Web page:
Claims of biology-based oil and plastic usually bear the caveat "in five years." But a San Diego-based company claims they will have a pilot plant for production of E. coli-based 1,4 butanediol (BDO), the base chemical for plastic products ranging from Spandex to car bumpers, next year.
"We are able to couple the growth of the organism to the production of BDO," said Christophe Schilling, co-founder of the company, Genomatica. "For the bacteria to grow they have to produce BDO."
The announcement holds particular promise amid rising oil prices and a scramble to replace petroleum-based ingredients with renewable ones.
Traditionally, BDO is made from oil and natural gas through an energy-intensive process. Genomatica, founded in 2000, says their technology can significantly reduce the cost of making BDO. All they need is sugar and a particular bacterium.
The specific cost saving will vary by company, but Chris Gann, Genomatica's CEO, says that, "if the price of oil dropped to $50 per barrel [our technology] would still be competitive." The price for a barrel of oil earlier this week was about $120.
That savings in cost comes from using cheaper raw materials and less energy to trigger the chemical reactions necessary to turn oil into plastic, Gann said.
Using computer-aided design (CAD) software similar to what engineers have used for years, Genomatica scientists simulated various chemical reactions to find the best genes for the job.
Schilling won't say from which specific organisms they got the proteins and enzymes used to turn sugar into BDO, other than that they culled them from a computer database of "hundreds of microorganisms," some obscure, some commonplace.
Once Genomatica scientists had a working virtual E. coli, they spliced the selected genes into the real E. coli and turned them loose on raw cane sugar.
So far, Genomatica has produced less than two pounds of BDO. To create industry-scale amounts of BDO, cane sugar, E. coli and water will go into 105-degree (Fahrenheit) fermentation tanks, like the ones used to produce ethanol.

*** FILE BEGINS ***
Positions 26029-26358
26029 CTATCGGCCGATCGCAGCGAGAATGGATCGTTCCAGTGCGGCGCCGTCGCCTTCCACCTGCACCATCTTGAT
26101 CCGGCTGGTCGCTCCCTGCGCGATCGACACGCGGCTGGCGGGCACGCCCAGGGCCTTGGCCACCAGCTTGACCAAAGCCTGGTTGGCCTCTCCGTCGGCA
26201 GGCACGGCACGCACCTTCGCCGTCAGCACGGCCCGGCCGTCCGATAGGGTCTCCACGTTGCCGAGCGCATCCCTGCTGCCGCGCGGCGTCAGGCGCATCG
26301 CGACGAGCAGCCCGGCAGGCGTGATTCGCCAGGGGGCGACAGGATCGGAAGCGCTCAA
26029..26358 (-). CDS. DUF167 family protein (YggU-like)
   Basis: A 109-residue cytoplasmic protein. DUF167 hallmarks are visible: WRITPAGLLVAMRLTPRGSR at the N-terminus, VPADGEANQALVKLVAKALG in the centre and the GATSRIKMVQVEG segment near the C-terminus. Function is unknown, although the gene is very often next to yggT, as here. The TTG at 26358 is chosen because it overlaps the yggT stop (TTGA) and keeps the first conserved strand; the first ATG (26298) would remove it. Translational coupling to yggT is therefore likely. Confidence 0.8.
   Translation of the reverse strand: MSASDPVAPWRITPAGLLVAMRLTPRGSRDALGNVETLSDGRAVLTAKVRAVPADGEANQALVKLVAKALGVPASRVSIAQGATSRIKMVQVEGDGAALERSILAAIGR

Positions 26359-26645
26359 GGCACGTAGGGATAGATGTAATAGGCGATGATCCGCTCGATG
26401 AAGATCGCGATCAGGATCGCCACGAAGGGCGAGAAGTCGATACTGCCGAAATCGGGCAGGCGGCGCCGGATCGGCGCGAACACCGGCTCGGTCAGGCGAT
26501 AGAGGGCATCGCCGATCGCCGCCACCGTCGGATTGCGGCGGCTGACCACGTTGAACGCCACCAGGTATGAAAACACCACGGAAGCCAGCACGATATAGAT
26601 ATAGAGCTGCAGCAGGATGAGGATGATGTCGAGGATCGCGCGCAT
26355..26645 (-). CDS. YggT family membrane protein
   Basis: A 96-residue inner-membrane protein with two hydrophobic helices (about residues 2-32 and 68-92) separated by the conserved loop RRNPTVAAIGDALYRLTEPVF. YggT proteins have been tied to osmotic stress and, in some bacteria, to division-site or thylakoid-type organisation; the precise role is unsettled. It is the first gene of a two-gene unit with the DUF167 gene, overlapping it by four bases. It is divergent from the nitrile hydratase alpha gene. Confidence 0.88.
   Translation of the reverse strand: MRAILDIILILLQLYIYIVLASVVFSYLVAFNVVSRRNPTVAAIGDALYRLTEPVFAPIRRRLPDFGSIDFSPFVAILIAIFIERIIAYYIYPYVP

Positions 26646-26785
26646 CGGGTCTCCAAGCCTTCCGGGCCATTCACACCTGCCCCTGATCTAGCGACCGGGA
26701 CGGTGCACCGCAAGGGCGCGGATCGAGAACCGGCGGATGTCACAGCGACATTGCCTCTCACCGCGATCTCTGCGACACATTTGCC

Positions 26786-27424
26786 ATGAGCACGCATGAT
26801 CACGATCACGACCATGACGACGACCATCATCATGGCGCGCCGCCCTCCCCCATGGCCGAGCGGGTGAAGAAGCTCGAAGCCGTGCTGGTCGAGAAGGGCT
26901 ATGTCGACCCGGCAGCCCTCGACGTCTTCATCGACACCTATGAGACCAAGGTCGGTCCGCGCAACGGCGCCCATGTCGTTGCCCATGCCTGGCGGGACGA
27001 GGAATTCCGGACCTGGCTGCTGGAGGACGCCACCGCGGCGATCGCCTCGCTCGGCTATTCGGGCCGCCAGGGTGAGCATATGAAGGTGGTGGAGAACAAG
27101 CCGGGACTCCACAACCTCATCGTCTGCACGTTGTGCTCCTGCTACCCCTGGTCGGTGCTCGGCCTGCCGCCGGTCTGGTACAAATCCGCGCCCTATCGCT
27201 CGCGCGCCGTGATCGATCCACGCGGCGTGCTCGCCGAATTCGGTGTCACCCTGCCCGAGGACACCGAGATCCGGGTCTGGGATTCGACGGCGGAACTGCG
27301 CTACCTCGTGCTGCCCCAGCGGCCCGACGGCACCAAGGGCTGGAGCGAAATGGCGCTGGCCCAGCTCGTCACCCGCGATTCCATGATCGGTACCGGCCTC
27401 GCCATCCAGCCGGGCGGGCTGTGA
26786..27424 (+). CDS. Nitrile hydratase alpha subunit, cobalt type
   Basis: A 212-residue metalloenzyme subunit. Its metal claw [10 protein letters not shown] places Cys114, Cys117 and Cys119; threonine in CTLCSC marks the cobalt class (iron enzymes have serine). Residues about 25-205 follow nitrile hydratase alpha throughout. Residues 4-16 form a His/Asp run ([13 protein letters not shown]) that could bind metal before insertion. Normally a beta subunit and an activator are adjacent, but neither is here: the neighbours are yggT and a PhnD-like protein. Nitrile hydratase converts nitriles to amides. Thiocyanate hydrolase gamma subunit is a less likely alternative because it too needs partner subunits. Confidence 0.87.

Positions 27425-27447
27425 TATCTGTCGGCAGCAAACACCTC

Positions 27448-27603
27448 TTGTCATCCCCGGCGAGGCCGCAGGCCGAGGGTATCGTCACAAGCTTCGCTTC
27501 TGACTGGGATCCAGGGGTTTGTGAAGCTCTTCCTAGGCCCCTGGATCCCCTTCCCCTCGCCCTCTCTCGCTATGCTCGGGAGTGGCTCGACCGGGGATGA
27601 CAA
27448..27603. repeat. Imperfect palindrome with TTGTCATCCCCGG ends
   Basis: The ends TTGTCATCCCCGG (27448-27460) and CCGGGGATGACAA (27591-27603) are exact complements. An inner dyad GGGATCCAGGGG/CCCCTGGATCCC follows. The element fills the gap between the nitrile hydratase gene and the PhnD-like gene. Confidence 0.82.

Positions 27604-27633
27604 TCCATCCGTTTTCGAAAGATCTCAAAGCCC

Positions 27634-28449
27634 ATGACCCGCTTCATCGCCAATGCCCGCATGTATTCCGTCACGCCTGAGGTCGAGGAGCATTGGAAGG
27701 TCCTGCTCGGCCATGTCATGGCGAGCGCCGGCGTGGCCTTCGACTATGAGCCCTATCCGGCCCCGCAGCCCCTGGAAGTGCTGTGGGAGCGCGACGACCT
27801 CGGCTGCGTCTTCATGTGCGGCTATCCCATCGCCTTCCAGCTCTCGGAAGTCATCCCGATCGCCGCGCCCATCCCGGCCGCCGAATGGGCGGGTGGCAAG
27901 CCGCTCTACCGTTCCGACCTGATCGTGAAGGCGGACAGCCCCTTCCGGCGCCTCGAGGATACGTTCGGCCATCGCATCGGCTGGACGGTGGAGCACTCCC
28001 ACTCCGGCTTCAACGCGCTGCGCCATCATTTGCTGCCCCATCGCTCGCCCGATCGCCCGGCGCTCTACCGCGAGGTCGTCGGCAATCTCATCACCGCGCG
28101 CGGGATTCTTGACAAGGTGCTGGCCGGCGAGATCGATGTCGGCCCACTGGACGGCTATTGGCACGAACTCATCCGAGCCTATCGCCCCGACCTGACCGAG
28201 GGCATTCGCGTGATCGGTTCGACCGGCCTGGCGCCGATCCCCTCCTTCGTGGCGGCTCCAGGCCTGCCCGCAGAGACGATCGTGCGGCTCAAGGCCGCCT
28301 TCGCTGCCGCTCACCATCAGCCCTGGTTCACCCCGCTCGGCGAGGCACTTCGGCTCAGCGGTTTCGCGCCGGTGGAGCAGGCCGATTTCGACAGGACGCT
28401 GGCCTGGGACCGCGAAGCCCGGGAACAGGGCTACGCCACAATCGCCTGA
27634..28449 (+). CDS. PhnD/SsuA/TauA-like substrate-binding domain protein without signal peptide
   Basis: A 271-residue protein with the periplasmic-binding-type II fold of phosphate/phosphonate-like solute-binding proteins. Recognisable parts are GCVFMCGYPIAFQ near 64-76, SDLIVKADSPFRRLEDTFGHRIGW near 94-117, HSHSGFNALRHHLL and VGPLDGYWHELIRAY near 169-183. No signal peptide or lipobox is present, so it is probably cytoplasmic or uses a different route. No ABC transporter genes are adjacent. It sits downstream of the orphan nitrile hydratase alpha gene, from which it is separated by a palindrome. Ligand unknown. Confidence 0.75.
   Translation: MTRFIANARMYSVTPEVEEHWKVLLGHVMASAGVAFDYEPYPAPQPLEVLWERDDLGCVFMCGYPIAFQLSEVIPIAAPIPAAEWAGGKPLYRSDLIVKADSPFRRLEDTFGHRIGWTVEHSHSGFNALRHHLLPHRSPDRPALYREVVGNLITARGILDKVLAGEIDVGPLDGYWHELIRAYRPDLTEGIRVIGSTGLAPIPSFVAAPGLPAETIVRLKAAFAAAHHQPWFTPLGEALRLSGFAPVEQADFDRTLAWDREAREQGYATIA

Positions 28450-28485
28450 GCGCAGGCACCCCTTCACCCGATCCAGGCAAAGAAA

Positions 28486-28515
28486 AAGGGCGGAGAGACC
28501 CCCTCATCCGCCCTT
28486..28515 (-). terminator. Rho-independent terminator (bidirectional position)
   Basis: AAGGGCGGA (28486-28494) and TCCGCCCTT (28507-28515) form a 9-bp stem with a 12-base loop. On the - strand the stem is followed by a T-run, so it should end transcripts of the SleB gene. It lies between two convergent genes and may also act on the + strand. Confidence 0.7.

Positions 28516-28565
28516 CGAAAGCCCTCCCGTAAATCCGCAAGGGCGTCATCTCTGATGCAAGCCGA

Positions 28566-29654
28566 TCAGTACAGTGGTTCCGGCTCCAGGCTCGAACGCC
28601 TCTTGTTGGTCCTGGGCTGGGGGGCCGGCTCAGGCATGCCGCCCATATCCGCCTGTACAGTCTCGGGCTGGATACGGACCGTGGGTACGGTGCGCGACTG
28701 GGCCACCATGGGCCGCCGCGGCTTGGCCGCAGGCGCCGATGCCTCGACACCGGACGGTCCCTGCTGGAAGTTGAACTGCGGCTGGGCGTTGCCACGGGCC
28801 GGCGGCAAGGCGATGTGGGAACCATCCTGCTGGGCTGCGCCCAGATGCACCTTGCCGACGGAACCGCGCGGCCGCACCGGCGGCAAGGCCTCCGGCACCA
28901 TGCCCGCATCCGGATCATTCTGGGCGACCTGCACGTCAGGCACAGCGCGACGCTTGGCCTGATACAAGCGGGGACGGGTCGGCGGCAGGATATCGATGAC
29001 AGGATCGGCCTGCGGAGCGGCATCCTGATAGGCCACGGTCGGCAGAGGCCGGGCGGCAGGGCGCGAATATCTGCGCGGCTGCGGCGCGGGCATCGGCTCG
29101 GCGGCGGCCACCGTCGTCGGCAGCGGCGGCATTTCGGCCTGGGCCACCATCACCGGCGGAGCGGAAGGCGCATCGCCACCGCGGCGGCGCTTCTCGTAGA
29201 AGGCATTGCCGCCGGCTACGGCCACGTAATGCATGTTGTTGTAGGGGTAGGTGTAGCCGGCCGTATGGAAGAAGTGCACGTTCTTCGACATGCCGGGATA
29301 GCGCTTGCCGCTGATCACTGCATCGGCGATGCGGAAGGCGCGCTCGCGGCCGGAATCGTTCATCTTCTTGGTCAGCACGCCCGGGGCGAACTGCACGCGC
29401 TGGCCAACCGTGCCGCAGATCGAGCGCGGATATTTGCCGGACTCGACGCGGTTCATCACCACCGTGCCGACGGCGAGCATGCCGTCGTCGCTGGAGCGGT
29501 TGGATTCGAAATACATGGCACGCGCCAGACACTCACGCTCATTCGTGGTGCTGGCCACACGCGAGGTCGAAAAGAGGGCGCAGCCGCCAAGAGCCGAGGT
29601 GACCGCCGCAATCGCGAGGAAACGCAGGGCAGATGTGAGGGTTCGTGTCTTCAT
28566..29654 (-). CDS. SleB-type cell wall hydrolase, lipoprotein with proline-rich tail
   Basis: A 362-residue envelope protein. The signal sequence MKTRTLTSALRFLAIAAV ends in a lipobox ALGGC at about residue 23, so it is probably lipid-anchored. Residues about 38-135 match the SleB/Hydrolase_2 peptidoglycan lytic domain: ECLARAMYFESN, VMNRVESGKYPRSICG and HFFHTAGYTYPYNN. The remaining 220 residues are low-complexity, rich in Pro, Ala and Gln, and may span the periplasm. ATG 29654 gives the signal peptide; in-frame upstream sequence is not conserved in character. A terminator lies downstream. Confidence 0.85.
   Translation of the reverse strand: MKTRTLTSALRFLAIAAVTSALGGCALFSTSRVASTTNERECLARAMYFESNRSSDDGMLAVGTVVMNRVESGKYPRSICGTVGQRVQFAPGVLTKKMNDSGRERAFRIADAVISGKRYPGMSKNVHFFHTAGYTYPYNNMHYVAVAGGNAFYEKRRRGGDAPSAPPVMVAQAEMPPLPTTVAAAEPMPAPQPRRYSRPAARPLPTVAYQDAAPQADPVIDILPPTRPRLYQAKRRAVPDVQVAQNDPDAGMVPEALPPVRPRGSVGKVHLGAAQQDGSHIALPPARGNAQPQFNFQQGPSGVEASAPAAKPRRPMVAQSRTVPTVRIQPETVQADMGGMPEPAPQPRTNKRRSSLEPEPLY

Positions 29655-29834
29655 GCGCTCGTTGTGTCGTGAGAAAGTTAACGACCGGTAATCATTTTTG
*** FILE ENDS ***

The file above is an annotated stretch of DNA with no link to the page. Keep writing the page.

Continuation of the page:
Still, cells are notorious for evolving unwanted traits, like the rise of drug resistant bacteria and cancers. Schilling said they plan to tap into that evolutionary bent and turn it into profit.
"We have ways to essentially accelerate [evolution], so the bacteria can evolve to tolerate higher concentrations of BDO and not in the exact way we would have predicted with the computer models," said Schilling.
Genomatica will make the E. coli, but not at the plants where the BDO is produced. Instead, the company will license the genetically engineered E. coli to companies worldwide who create BDO-based products. The company can even custom design E. coli that take advantage of local sugar variations. The first pilot plant is set for next year, according to Genomatica.
Next year might be a bit ambitious, suggested Harvey Blanch, a professor of chemical engineering at the University of California, Berkeley. Blanch said a longer time line, as in a couple of years, was more likely, but that he was still quite excited by the development.
"This is a very interesting opportunity to get a new source of raw materials that could replace chemical processing with biological engineering," said Blanch. "Using this technique everything from new kinds of plastics to jet fuel could be produced with less energy and smaller environmental costs."
Genomatica hopes that bio-BDO is just the first of these new raw materials. Currently, the company is pursuing more than six other unspecified chemicals, all of which have a larger market than the $4 billion annual BDO market.
"What gets us really excited is that this opens up the door to go after other chemicals that aren't produced in nature," said Schilling.